Recycled plastic

When plastics are granulated the probability is its processability and performance when reprocessed into any product may be slighdy reduced; could be significandy rcduced. Fig. 6.10 shows how properties per ASTM tests for different plastics can effect properties of

422 Plastics Engineered Product Design

—1 ej :: Comparison between an analogous model, flow pattern studies

; Comparison between an analogous model, a flow pattern studies with a core added

Figure S. 1C Example of the effect of recycling plastics once through a granulator

Figure 6 Example of the effect of recycling plastics more than once through a granulator

Figure 6 Example of the effect of recycling plastics more than once through a granulator

1st 2nd 3rd 4th

Number of times molded

1st 2nd 3rd 4th

Number of times molded recycled (once through a granulator) plastics mixed with virgin plastics. The data presented are (a) tensile strength, (b) tensile elongation, and (c) unnotched Izod impact test. Fig. 6.11 shows effect on repeating recycling plastics where data presented are (a) tensile strength and (b). Thus it is important to evaluate what the properties of the recycled material provides. The size reduction, and particularly its uniformity, exerts a substantial influence on the quality of the recycled plastics. Recycled plastics is usually nonuniform in size so that processing with or without virgin plastics is subject to operating in a larger fabricating process window (Chapter 1).

Different approaches are used to improve performances or properties of mixed plastics such as: (1) additives, fillers, and/or reinforcements (use specific types such as processing agent, talc, short glass fibers), (2) active interlayers (crosslinking, molecular wetting), and (3) dispersing and diffusing (fine grinding, enlarging molecular penetration via melt shearing).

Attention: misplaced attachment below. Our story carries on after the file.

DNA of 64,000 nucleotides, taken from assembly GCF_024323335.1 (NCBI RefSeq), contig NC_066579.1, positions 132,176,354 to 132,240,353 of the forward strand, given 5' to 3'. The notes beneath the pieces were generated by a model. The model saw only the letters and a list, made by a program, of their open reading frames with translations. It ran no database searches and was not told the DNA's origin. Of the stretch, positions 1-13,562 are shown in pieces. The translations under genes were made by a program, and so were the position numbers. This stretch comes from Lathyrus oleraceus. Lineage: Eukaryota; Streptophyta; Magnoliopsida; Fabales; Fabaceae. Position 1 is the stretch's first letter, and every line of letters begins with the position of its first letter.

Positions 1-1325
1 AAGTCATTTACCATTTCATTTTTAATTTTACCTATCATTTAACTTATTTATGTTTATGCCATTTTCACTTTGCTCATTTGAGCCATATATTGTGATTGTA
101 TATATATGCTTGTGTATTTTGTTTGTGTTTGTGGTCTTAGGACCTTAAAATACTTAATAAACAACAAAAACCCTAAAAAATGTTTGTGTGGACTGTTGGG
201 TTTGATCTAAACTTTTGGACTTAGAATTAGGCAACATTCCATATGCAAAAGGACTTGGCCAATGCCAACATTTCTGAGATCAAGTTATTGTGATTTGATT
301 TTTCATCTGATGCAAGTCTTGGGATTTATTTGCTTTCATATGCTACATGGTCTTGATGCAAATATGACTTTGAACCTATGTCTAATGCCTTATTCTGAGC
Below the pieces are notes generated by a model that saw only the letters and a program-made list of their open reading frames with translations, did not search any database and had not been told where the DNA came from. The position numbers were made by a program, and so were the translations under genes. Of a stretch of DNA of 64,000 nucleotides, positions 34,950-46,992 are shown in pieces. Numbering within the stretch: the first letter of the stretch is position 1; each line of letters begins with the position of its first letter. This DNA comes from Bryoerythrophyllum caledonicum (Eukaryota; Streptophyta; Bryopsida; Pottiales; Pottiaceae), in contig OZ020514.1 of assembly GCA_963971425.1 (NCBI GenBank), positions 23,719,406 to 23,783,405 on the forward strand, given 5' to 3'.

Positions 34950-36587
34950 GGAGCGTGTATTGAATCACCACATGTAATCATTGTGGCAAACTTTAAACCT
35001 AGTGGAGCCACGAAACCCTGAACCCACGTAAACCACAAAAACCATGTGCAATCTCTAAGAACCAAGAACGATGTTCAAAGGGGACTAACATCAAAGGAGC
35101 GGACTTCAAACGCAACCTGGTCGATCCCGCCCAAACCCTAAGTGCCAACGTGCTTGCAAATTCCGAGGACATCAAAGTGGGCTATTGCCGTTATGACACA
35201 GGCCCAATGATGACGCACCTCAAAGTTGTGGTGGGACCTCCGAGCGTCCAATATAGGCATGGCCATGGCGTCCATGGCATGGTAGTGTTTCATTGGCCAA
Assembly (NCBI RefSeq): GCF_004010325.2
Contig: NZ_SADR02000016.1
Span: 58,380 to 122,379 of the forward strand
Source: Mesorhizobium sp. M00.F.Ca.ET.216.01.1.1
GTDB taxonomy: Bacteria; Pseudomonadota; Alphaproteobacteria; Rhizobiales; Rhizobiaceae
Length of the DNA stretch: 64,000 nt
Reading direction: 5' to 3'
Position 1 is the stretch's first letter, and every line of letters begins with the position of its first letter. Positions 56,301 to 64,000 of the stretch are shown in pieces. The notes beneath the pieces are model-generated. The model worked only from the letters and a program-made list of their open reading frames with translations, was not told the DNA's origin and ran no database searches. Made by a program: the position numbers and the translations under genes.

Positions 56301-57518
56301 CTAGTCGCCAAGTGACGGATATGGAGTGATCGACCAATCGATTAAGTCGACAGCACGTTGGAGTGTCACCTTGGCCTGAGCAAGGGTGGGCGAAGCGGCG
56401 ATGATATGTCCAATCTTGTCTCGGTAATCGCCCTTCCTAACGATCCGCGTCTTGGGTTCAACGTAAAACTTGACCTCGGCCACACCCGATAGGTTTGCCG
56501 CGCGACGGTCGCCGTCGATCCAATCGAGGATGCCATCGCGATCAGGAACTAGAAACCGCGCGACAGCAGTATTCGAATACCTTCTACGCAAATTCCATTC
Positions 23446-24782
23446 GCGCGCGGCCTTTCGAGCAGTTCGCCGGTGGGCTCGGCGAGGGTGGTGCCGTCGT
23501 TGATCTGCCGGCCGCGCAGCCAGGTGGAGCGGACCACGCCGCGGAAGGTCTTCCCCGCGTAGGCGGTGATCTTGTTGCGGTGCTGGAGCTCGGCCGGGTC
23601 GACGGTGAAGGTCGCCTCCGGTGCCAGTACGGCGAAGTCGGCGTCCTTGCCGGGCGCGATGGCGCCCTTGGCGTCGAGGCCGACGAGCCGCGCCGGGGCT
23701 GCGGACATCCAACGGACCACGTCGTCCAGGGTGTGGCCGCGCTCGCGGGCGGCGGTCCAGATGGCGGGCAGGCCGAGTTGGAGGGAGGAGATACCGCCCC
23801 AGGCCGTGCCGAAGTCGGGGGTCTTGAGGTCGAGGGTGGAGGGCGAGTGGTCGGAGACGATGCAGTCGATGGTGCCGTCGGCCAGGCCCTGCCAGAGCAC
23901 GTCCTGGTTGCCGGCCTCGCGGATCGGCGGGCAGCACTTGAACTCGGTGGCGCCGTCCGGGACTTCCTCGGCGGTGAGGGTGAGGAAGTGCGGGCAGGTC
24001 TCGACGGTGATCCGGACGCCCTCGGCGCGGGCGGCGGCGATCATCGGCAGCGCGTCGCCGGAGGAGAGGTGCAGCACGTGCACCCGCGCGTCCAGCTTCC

Most processing plants have been reclaiming/recycling reprocessable TP materials such as molding flash, rejected product, film trim, scrap, and so on during the past century. TS plastics (not remeltable) have been granulated and used as filler materials.

If possible the goal is to significandy reduce or eliminate any trim, scrap, rejected products, etc. in an industrial plant because it has already cost money and time to go through a fabricating process; granulating just adds more money and rime. Also it usually requires resetting the process to handle it alone (or even when blending with virgin plastics and/or additives) because of its usual nonuniform particle sizes, shapes, and melt flow characteristics. Perhaps it was overheated during the cutting acdon of a granulator, etc. Keeping the scrap before/after granulating clean is an important requirement.

When fiber RPs are granulated, the lengths of the fibers are reduced. On reprocessing with virgin materials or alone, their processability and performance definitely change. So it is important to determine if the change will affect final product performances. If it will, a limit for the amount of regrind mix should be determined or no recycled RP is to be used. Consider redesigning the product to meet the recycled performance or use it in some other product.

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